Cicadas Are Here — But Should They Be Eaten?


Montclair State University assistant professor of anthropology Cortni Borgerson began working on her Ph.D in Madagascar. The 36-year-old mother of two is now living in Montclair and teaching and studying all about sustainable food sources — which apparently includes bugs.

Insects, Borgerson says, are “twice as rich in protein as beef,” and unlike cattle, lamb and pigs, they don’t negatively impact the environment. And because it’s finally cicada season in the Northeast, Borgerson is preparing and serving the three-inch-long, red-eyed bug to friends, family — and to the food editor of The Record and!

She is hoping that eating bugs is going to be a normal occurrence for us in the future. It is for more than 2 billion people across the world (ants in China, grasshoppers in Mexico, bee larvae in Vietnam, beetles in the Amazon, crickets in Cambodia and Thailand).

In New Jersey, Brood X cicadas more plentiful in the south due to more trees and less pesticide use. Borgerson foraged for some in Princeton, where the cicadas are busy shedding their skin, unfurling their wings, toughening their new skin and looking for a mate.

The deafening noise cicadas make is the mating call of the males (they die soon after).

She looked for cicadas in their teneral stage, that is, right after they shed into their adult form and are still pale white. She picked them off the trees and gently plopped them into plastic containers. Back home, she quickly froze them. “They’ll last in the freezer for two weeks,” she said. “You shouldn’t leave them out — they’ll spoil, like leaving lobster on the counter.”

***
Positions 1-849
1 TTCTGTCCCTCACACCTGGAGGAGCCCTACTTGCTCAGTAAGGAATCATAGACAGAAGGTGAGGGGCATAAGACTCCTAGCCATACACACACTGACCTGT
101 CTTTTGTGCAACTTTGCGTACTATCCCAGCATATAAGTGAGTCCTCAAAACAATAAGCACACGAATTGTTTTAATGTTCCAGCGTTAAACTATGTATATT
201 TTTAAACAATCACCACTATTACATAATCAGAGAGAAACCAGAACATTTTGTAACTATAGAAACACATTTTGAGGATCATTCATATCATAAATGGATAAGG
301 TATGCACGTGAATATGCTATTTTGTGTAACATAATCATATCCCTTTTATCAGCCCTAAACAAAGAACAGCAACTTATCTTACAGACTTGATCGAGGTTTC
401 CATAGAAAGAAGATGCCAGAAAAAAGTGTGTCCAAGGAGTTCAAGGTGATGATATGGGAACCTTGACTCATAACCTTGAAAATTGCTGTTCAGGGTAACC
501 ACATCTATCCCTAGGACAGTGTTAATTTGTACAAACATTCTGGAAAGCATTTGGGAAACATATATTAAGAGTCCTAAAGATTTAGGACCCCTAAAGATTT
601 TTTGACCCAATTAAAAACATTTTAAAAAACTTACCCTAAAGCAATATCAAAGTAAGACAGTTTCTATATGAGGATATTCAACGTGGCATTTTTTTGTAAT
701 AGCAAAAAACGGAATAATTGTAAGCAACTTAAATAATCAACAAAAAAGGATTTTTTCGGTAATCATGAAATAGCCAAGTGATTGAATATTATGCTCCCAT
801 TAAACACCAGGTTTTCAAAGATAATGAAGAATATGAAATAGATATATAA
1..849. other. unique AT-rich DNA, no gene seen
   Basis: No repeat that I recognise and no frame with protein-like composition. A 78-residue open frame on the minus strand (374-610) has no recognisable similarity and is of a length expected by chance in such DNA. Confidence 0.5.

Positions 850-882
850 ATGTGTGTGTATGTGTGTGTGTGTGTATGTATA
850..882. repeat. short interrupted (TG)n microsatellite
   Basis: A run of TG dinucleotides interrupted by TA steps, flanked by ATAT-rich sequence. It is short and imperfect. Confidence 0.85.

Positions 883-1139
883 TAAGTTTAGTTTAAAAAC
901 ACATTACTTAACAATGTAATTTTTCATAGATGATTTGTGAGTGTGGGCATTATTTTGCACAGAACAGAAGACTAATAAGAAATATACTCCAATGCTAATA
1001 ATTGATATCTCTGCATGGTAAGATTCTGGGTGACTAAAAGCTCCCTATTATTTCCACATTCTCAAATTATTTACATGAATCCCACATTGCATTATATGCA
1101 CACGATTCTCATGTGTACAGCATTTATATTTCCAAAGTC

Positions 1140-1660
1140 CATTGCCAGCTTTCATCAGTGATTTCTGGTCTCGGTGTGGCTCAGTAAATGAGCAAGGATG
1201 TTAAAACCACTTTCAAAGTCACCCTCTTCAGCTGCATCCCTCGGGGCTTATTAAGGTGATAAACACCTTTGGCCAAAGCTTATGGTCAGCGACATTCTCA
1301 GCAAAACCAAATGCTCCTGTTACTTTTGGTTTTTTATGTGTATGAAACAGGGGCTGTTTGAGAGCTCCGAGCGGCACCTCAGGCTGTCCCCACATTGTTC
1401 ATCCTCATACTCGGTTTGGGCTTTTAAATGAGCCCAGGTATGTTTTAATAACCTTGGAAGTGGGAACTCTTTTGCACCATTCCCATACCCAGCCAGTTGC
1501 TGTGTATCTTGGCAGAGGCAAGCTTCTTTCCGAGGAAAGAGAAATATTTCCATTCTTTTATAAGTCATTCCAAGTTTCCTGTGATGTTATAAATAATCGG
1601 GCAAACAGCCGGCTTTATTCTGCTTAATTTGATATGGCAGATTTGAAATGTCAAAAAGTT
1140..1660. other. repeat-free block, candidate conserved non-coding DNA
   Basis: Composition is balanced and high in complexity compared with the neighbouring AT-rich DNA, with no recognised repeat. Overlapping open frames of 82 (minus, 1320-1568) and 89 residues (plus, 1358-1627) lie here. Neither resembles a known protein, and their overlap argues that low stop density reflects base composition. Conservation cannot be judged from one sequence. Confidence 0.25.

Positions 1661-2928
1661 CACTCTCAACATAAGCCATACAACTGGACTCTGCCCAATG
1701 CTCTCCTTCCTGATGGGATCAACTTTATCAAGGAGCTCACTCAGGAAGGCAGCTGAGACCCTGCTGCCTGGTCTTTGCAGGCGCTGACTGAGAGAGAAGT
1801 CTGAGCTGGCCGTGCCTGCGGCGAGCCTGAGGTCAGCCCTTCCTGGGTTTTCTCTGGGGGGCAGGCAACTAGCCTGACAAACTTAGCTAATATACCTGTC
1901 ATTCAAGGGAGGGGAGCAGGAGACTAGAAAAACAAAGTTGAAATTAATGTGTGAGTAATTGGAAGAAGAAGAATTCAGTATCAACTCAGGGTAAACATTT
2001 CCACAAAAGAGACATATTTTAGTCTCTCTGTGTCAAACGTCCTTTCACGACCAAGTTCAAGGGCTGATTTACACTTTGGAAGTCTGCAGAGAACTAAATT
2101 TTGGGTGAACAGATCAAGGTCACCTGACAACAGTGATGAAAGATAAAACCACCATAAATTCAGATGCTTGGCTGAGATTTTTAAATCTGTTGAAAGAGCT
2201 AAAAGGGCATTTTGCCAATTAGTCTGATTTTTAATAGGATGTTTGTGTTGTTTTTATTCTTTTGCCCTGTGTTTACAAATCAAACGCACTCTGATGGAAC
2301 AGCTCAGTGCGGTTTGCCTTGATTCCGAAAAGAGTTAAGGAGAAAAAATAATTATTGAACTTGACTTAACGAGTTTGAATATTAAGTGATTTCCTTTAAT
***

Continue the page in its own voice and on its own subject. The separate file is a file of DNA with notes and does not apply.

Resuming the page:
She opened two stainless steel containers to reveal a bunch of tiny cooked bugs lying on paper towels. One contained cicadas that had been quickly fried after marinating in gluten-free tamari, lime juice and a few drops of sriracha (“I love things spicy,” she said). The other contained cicadas that had been quickly cooked in shallow water as is.

“We will see a big boom in insect eating in the near future,” Borgerson predicted, likening its potential rise to that of plant-based burgers. “It’s coming,” she said. “When I can find bugs in the refrigerated aisle of my supermarket, I’ll know we’ve made it.”

Did I squeamishly bolt for the door? No way: I couldn’t wait to pop one in my mouth.

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